Ticks are the tenacious creatures that mess up with pets irrespective of any seasons. However, it is essential for pet-parents to know that ticks are more than just parasites. They not only cause itching and scratching to dogs but it can engender fatal diseases if not taken care. And, that’s why we’re going to throw some light on facts about every tick-borne disease in dogs. Let’s dig deeper.

What Are Tick-Borne Diseases?

Ticks are the eight-legged bloodsuckers that attach themselves to animals and people to feed on them by sucking their blood. The moment when ticks feed on the host’s blood is when they transmit diseases directly into their system. The infected tick can bite the host and lead to malignant diseases into their body. These tick-borne diseases can have serious health ramifications not only for dogs but also for humans.

Facts About Tick-Borne Diseases in Dogs and Humans

Fact 1: Lyme disease known as Lyme borreliosis is a zoonotic disease that can affect both humans and animals. Borrelia burgdorferi is a worm like and spiral-shaped bacterium that causes Lyme disease. It is generally transmitted from deer ticks that can be found in the wooded, grassy or forest areas. A dog affected with Lyme disease can display symptoms such as lethargy, fever, lameness, joint pain or swelling and enlargement of lymph nodes.

Fact 2: Anaplasmosis is another bacterial disease passed by tick to humans and dogs. It is caused by the infectious bacterial organism Anaplasma phagocytophilum and is transmitted through deer ticks also known as black-legged ticks and western black-legged ticks. A subsidiary form of anaplasmosis is caused by Anaplasma platys and is transmitted through brown-dog tick. The symptoms of this disease are similar as Lyme disease, however, the dogs with Anaplasma have low blood platelets that causes bleeding disorders.

Fact 3: Rocky Mountain Spotted Fever is a common tick-borne disease that affects dog and humans. Brown deer tick, rocky mountain wood tick and American dog tick causes this disease. Rocky Mountain Spotted Fever is most common in the regions of North, South and Central America. Its signs include poor appetite, fever, joint pain, swollen lymph nodes and blood not coagulating.

Fact 4: Babesiosis is a disease spread by the bite of a deer tick that attacks red blood cells. It can cause infection in dogs due tick transmission, transplacental transmission or direct transmission via blood transfer from dog bites. Babesiosis is similar to malaria, so it can affect humans and dogs as well as cattle. The clinical symptoms of babesiosis are-pale gums, lethargy, lack of appetite, fever, unusual urine and yellow or orange-tinged skin.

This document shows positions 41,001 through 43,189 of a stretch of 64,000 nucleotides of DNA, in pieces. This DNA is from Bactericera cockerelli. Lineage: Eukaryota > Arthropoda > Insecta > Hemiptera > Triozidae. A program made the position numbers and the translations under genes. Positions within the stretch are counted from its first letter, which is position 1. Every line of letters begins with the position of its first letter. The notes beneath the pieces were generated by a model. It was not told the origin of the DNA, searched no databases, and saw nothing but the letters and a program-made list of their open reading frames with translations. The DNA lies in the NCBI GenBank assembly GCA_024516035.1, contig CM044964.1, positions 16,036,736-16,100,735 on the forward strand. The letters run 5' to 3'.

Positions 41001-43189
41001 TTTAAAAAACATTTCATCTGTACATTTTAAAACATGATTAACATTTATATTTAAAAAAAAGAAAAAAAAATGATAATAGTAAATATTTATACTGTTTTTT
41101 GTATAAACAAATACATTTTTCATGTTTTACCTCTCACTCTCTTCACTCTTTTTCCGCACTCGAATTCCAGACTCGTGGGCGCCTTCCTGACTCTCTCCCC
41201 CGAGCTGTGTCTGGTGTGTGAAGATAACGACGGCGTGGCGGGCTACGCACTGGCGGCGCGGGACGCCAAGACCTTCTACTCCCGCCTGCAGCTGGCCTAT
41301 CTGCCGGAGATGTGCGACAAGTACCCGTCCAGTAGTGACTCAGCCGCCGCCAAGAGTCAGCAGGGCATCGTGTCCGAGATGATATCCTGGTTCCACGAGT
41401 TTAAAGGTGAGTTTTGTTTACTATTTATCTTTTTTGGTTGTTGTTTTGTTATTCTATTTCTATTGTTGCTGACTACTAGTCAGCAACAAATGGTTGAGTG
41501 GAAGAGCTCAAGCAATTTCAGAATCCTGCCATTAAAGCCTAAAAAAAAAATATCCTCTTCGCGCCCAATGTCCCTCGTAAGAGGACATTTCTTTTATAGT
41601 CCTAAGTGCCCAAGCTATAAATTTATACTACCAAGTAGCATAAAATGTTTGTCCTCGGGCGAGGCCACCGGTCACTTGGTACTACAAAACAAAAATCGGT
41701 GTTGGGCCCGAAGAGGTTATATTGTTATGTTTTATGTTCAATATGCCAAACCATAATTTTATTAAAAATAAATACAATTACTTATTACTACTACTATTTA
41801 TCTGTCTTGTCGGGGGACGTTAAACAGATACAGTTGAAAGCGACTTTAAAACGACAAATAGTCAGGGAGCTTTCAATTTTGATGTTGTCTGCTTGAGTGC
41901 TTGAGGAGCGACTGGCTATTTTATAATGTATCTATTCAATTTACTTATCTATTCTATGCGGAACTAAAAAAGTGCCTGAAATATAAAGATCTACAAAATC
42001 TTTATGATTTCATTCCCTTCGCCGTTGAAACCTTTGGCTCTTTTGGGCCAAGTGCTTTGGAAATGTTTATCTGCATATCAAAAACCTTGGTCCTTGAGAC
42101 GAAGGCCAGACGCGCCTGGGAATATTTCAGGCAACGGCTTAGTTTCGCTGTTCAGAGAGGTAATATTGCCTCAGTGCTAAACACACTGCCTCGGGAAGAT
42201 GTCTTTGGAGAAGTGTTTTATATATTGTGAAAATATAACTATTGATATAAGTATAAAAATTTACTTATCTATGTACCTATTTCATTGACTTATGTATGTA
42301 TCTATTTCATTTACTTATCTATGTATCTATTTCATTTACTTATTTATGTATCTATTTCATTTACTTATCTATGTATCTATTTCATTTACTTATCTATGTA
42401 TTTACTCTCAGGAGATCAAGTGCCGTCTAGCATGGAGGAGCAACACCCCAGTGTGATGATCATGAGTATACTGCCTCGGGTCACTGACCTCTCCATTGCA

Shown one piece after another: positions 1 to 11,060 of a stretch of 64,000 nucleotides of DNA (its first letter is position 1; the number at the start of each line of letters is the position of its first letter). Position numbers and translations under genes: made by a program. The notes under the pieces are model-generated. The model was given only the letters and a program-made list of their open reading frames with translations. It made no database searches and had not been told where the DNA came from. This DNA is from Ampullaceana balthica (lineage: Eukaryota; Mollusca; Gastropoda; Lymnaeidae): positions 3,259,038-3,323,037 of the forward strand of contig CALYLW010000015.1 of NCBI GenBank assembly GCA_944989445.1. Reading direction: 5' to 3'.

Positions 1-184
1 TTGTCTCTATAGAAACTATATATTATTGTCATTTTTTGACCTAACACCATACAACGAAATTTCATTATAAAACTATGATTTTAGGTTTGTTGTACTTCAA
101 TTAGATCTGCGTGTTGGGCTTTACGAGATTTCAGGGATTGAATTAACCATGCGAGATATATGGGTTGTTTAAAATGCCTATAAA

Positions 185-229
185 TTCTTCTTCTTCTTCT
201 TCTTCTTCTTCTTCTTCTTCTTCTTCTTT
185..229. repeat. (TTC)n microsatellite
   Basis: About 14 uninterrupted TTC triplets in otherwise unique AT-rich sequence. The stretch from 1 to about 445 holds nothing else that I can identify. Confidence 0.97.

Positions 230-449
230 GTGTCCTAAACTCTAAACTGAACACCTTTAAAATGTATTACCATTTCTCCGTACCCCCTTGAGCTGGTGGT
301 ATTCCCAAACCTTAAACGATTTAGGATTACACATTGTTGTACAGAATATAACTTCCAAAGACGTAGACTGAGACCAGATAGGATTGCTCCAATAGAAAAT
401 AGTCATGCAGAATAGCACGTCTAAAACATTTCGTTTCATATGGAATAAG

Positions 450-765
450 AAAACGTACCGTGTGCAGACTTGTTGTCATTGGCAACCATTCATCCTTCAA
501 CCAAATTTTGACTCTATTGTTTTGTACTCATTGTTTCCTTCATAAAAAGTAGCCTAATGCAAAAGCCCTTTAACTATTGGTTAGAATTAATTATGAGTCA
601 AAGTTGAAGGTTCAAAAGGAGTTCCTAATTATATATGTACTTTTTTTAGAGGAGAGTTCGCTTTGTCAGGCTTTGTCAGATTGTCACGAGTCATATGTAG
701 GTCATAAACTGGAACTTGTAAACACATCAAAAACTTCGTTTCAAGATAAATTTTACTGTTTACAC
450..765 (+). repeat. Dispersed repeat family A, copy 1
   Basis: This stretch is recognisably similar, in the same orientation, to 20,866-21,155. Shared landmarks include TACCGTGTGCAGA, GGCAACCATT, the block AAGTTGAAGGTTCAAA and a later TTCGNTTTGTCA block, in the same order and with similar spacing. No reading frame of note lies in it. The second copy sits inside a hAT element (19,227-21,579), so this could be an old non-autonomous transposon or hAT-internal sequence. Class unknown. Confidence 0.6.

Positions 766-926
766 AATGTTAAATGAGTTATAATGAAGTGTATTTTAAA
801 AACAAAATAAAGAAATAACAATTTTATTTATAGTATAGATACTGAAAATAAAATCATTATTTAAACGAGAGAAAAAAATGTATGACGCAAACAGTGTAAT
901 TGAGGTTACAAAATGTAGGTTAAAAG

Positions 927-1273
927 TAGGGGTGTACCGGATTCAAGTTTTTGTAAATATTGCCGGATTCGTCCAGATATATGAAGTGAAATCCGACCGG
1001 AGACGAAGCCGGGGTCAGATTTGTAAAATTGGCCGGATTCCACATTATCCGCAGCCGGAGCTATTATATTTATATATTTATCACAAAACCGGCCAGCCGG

Fact 5: Ehrlichiosis in dogs is caused by an organism caused Ehrlichia that likes to live inside the blood cells and can destroy platelets involved with blood clotting. This disease is transmitted through several types of ticks including Lone star tick, Brown dog tick and American dog tick that mimics flu. The symptoms of Ehrlichiosis in dogs are-poor appetite, fever, fatigue, muscle ache and low blood platelets.

Fact 6: Tularemia is known as a rabbit fever as it is commonly found in rabbits and other rodents. Generally, dogs are resistant to this disease as their immune system can fight off the infection. However, this tick-borne disease can be easily transmitted to humans through Lone star ticks, Wood ticks and Dog ticks. Tularemia can spread in humans by entering the skin through a tick bite but the most fever form of this disease is by inhaling the bacteria.

Therefore, after knowing the facts about all dangerous tick-borne diseases, it’s crucial to beware of its prevention before the going gets tough.

How to Prevent Tick-Borne Diseases?

Ticks infection can be a serious risk for pets as well as humans. As far as pets are concerned, it is imperative for pet-parents to protect their dogs with tick treatments and tick preventives in order to keep those dangerous parasites away from causing fatal diseases. Moreover, do not provide any flea and tick preventives or treatments to your pet before consulting your vet. Prevention is the best approach, so why not to go for it.

About Author: Jamie Hytten is a Birmingham based content writer & guest blogger; he loves to share his knowledge & experiences of pet health care through his articles. When he is not writing, Jamie loves to spend time with his family & explore new places with his fur friend Roco.